Rating: 5 stars
The very beginning of Simon Toyne’s new novel (and series), “The Searcher,” pictures a man desperately escaping a fire in the desert. The fire was caused by a plane crash, and that lone man has no earthly idea why the plane crashed, whether he was a survivor of the crash, whether he was in any way responsible for the crash — or, in fact, who he is. He is a victim of near-total amnesia, especially in terms of his own identity.
But “The Searcher” is much more than your typical hero-amnesiac-who-am-I-mystery-adventure novel. In fact, the book poses so many mysteries that it may well require more than one very careful reading in order to even discover what the mysteries ARE, let alone solve them.
The protagonist, the man who walks out of the fire, is Solomon Creed, like Solomon the biblical wise king and like creed, as in belief. Though Solomon remembers nothing about his past, he does retain knowledge about virtually everything else in the world. He knows, too, that he is strange. He knows that he is pure white, from head to toe. And he knows he is on a mission, a mission to save a person named James Coronado.
But he finds out almost immediately that James Coronado is already deceased. How can he save a dead man? Creed soon reaches Coronado’s home town, the town named Redemption, which was founded and built by one Jack Cassidy, apparently in the late nineteenth century. Cassidy’s long and mysterious memoir details the story of how and why he built Redemption, the huge church that dominates the town, the orphanage that housed so many children — including James Coronado — and Cassidy’s own search for forgiveness and redemption. And that memoir is the bible of everyone in the town, the base of the structure of all their lives.
So “The Searcher” is the story of a mysterious man who must find out who he is and who killed James Coronado, and how that death is related to the very foundation of the town of Redemption. And if all that sounds very complex and complicated, make no mistake. It is. It’s also fascinating, brilliantly conceived and executed, and filled with the kind of profound symbolism and thematic gravitas that separate Toyne’s work from others of the genre.
Note, for example, the initials of the two important characters mentioned above in addition to Solomon Creed. Note also the importance of the church; the concept of redemption; the father-son and even “holy” ghost motif that fills the pages; the over-arching and ubiquitous presence of the unknowable, the mystical, the magical, and the religious and particularly Christian symbolism; and look for the birth date of the town’s father, the author of Redemption’s bible.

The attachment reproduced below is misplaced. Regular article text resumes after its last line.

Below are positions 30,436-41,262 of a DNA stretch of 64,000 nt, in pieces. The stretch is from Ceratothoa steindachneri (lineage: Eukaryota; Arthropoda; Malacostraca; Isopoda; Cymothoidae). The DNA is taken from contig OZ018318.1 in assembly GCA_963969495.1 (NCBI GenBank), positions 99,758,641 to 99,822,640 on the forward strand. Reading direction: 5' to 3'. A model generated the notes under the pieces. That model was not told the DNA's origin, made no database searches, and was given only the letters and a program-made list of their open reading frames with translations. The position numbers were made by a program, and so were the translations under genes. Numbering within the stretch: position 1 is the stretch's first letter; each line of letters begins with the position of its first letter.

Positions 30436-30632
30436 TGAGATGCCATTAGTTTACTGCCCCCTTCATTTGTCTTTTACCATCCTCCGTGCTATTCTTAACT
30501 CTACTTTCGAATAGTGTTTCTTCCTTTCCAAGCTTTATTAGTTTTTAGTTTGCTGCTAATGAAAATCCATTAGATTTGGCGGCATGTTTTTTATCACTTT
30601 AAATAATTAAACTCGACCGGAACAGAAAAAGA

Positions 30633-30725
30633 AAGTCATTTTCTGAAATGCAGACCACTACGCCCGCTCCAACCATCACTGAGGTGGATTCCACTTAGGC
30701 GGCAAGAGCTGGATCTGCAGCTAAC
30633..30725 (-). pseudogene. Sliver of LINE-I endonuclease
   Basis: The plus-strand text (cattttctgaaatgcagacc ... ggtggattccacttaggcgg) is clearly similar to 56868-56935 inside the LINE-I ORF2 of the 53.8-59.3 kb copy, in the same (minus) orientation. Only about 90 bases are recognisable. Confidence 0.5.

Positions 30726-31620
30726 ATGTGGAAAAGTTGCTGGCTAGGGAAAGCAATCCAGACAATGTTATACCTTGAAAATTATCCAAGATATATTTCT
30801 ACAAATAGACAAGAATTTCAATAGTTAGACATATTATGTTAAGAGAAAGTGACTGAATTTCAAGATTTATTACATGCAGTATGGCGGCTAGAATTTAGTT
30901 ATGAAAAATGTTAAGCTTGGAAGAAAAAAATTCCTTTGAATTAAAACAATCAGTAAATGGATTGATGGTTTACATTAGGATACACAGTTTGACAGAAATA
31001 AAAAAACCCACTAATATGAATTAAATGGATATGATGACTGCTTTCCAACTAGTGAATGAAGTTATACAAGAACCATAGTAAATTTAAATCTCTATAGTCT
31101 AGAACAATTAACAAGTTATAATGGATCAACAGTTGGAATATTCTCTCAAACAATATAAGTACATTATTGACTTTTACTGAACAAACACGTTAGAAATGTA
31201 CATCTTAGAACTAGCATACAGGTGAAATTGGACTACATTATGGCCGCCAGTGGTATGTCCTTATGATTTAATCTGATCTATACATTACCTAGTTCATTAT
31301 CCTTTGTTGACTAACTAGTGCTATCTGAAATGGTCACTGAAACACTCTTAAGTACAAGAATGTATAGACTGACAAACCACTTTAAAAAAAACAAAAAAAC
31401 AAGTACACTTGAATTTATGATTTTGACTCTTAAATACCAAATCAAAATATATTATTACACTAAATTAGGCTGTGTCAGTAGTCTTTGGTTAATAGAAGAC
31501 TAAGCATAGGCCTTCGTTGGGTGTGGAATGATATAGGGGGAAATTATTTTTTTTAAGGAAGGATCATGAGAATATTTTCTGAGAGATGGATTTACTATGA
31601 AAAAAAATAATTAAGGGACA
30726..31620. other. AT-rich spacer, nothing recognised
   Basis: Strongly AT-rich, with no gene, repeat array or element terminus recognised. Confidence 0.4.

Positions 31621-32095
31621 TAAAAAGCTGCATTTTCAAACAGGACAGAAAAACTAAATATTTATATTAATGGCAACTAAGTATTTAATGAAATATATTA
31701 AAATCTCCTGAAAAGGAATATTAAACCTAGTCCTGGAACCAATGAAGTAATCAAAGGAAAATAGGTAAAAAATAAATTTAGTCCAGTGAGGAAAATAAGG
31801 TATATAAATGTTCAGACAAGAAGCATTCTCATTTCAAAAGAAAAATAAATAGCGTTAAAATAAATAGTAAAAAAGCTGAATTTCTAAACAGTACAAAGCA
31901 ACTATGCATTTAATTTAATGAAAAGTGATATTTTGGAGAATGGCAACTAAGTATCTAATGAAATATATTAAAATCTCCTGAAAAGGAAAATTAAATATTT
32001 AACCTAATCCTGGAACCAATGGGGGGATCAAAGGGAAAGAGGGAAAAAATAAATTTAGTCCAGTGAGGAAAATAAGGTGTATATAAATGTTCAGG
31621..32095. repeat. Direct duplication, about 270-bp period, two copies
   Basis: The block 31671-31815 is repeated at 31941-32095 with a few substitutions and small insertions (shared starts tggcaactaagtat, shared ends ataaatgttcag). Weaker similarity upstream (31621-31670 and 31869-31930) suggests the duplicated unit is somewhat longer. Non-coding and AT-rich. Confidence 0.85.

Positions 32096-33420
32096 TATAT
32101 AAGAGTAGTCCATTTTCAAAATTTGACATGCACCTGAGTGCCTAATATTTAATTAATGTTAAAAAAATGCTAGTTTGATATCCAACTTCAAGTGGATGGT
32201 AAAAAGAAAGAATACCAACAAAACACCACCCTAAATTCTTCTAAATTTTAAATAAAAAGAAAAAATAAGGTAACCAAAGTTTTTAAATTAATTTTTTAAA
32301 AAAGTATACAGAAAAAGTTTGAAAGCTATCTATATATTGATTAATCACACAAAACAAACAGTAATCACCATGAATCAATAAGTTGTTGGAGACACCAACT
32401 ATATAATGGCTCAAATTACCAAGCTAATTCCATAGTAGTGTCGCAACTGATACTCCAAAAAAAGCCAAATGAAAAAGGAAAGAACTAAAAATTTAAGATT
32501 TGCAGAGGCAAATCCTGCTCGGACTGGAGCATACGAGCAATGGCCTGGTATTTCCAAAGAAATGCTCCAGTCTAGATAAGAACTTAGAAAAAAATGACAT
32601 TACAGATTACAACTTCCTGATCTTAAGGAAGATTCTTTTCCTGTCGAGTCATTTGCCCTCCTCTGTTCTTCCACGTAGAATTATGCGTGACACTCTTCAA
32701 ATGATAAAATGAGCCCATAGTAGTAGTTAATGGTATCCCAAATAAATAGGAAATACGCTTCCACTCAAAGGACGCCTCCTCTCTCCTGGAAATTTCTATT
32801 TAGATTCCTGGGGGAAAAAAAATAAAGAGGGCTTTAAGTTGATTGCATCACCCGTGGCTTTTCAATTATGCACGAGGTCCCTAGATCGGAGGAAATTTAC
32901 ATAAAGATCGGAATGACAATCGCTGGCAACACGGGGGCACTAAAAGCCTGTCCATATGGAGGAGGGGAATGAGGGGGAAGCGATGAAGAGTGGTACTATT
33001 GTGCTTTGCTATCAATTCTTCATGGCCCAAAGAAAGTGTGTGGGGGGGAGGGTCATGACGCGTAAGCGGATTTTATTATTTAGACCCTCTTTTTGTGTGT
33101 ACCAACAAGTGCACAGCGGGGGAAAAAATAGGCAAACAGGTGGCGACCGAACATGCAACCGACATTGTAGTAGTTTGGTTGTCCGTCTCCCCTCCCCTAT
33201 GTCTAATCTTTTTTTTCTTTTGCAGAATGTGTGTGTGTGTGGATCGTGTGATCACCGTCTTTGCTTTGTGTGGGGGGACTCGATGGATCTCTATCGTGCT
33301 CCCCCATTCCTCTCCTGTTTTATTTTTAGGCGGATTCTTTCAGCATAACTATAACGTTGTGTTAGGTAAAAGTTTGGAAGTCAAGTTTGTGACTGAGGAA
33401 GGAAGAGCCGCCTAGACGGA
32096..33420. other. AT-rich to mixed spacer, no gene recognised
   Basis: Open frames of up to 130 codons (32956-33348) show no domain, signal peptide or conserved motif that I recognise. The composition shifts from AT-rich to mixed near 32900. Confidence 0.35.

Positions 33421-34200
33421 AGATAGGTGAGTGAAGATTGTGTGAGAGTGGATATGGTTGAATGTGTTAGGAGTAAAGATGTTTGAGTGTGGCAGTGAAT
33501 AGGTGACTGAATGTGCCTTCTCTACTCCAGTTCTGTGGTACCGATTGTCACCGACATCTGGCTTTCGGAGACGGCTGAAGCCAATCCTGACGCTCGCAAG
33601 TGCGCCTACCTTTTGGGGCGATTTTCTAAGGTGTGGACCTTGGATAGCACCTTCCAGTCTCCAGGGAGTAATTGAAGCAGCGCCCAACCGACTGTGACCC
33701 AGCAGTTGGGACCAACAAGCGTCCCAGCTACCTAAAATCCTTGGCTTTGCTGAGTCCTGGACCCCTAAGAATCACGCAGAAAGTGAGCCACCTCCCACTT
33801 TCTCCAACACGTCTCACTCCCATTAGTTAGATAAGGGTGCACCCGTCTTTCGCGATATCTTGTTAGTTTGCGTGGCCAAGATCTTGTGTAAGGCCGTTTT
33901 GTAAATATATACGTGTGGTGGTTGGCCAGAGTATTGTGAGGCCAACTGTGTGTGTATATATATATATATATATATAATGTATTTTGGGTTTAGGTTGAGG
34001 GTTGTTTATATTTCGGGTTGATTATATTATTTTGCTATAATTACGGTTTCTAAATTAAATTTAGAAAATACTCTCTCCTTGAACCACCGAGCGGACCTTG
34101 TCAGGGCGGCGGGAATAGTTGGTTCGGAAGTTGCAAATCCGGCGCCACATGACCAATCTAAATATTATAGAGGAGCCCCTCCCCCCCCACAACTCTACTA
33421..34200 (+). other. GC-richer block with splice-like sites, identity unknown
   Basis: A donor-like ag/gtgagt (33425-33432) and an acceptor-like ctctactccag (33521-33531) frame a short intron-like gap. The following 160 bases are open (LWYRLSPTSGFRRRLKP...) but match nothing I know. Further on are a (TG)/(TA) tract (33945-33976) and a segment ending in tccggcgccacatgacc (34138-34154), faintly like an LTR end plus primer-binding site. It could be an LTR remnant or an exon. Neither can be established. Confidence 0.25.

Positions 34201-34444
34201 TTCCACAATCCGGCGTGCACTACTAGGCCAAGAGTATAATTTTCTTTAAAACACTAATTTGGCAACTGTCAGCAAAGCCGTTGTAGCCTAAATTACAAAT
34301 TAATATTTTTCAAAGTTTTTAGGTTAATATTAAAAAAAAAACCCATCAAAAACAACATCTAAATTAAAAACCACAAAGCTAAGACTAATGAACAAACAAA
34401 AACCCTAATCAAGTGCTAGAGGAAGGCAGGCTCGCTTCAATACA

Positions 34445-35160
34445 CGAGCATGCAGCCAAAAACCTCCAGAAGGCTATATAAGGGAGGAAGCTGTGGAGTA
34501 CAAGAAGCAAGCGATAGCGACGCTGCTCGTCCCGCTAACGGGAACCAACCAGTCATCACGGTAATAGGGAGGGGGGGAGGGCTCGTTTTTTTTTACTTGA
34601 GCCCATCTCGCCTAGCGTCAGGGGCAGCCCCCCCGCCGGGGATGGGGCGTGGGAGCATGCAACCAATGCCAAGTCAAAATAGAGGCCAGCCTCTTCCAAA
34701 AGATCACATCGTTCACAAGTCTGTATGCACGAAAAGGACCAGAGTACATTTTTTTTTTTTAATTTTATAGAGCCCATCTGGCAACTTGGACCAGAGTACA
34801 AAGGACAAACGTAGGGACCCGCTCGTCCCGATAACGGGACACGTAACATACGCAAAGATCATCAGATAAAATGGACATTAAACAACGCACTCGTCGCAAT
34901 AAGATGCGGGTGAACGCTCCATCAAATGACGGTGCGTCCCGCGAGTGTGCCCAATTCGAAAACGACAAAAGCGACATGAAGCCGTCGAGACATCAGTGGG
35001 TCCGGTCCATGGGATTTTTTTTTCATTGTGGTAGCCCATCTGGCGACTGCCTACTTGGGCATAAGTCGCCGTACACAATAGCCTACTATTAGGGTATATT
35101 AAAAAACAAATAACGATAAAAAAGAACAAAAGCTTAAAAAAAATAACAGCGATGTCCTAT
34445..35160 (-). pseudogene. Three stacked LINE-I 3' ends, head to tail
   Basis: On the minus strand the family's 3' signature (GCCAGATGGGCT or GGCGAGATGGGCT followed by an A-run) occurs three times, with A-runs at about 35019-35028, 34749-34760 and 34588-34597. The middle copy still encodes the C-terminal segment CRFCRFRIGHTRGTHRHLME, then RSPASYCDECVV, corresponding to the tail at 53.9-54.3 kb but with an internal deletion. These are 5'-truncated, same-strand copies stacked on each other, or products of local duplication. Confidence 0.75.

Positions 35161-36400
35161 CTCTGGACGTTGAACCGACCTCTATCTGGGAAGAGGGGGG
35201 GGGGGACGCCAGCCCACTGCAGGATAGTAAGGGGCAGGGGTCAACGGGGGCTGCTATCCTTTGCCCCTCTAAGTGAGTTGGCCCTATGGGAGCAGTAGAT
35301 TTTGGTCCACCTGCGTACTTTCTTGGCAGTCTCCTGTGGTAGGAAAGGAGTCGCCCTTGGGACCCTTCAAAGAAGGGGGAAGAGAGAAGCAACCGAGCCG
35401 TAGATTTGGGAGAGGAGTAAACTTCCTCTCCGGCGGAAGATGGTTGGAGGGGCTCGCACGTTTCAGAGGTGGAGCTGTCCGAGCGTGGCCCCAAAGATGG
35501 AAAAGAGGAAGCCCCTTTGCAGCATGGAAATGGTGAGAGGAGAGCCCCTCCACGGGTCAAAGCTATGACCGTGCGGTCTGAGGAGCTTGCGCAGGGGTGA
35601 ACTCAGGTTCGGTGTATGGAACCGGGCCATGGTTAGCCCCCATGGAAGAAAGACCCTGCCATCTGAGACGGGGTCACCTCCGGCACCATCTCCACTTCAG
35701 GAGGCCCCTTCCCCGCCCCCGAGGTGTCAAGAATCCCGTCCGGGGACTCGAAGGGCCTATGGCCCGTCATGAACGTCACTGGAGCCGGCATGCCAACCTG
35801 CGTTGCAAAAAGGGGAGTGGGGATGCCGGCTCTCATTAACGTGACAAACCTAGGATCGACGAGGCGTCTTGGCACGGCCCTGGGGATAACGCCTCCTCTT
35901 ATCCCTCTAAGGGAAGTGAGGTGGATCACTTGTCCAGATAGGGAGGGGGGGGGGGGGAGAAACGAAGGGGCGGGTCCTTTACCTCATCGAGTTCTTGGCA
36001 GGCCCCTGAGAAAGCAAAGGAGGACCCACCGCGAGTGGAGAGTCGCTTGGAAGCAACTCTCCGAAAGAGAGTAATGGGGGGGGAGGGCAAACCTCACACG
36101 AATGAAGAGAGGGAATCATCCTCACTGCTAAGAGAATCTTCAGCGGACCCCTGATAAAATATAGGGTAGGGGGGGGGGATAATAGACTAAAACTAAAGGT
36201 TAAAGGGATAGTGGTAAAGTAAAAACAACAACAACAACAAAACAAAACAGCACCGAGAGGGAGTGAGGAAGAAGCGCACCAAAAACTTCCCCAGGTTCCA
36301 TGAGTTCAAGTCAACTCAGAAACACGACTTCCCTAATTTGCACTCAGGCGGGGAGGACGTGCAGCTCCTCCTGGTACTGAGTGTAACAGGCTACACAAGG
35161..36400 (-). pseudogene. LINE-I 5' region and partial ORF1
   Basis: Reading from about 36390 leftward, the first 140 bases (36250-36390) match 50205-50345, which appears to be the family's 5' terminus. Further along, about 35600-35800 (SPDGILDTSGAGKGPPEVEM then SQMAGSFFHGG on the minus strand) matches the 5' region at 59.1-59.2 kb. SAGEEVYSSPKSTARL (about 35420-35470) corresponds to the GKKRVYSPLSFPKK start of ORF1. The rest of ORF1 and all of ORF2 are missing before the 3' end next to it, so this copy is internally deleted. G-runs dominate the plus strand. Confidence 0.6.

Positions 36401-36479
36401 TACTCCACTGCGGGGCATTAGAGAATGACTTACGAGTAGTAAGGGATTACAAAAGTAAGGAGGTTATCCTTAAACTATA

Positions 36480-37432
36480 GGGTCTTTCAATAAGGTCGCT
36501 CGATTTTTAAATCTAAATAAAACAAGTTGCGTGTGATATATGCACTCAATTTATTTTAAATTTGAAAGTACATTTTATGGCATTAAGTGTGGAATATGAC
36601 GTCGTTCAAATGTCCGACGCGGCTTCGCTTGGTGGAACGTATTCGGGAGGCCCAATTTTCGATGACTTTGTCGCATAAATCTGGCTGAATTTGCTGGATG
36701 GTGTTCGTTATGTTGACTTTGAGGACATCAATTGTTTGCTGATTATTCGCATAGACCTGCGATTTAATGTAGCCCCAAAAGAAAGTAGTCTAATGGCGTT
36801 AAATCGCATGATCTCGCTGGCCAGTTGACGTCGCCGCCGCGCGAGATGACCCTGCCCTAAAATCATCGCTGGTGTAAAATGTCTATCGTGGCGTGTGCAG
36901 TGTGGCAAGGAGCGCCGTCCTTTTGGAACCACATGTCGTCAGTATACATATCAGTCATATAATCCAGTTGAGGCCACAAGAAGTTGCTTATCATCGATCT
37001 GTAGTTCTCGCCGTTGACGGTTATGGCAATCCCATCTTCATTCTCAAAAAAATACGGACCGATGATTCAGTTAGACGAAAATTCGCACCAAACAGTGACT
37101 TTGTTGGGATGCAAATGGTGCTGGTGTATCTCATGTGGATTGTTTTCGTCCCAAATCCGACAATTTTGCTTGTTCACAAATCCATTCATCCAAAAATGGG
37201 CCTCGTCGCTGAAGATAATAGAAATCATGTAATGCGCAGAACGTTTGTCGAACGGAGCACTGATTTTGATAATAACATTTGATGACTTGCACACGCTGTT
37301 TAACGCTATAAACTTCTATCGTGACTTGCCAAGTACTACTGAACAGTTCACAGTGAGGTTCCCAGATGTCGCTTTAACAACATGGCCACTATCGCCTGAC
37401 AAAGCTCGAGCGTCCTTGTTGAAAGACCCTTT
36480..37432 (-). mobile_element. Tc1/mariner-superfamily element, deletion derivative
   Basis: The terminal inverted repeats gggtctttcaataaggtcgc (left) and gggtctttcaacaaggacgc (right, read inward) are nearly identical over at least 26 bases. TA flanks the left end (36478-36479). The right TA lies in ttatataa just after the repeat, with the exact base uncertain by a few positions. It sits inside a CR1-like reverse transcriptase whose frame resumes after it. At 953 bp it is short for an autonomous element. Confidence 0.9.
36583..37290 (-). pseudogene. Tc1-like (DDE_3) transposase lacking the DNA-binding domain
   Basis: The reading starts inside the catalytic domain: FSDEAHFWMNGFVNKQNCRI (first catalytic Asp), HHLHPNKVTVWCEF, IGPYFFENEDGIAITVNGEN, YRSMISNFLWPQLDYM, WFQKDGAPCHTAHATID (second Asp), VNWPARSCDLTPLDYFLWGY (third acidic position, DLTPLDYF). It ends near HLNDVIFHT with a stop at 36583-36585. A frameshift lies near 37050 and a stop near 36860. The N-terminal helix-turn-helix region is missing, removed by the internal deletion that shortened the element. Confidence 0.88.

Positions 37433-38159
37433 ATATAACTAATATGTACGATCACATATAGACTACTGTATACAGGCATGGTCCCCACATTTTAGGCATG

But there are more — many more — biblical references and symbols, all of which add to the unique thematic richness of the piece: the journey of the holy man through the desert of torture, where he encounters his own personal Satan, the devil who offers a deal that will bring indescribable riches and power;the ugly but complex consequences of the JC who takes that deal, in the process deifying rather than defying the false god, thereby effectively trashing the first commandment — Thou shalt have no other gods before me; the decision, then, to serve Mammon; the startling appearance in the church and in the desert of the cracked mirror which displays all too clearly for every human being who dares to see himself the frustrating internal conflict which characterizes each of us — the struggle between the opposing natures of each person’s split personality — saint versus sinner, godliness versus evil, generosity versus greed, God versus Mammon; the rending of the curtain and the walls that must occur with the sacrifice of the innocent; the fires which open and close the novel, the realization and reality that fires destroy but also cleanse, that a new existence may rise from the ashes; the kings who inhabit the novel and the descriptions of their realms — Jack “King” Cassidy’s realm of redemption and the villain Tio’s realm of hatred, of hell; the free-flowing and voluminous blood, the blood of martyrs, saints, murderers and traitors; the brilliant and touching personification of God’s justice in the form of a blind little gray ghost of a girl; and the resurrections of the sons, which happen in the most shocking ways and at the most surprising times; the Keys to the Kingdom, one of which hangs around the befuddled Solomon Creed’s neck; and the many manifestations of the mystery of our own existence.
You may certainly enjoy this novel the way you enjoy any well-written mystery/adventure. The plot itself and the aura of mystery around Solomon Creed’s identity will keep you involved from beginning to end. But then read it again and discover for yourself a whole new level of excellence, thought-provoking and profound layers of meaning. “The Searcher” is a fine piece of literature. And incidentally, the sequel hinted at in the epilogue promises more of the same — and may even provide some answers to the enigma of Simon”s identity. (JK)
Please note: This review is based on the final hardcover book provided by William Morrow for review purposes.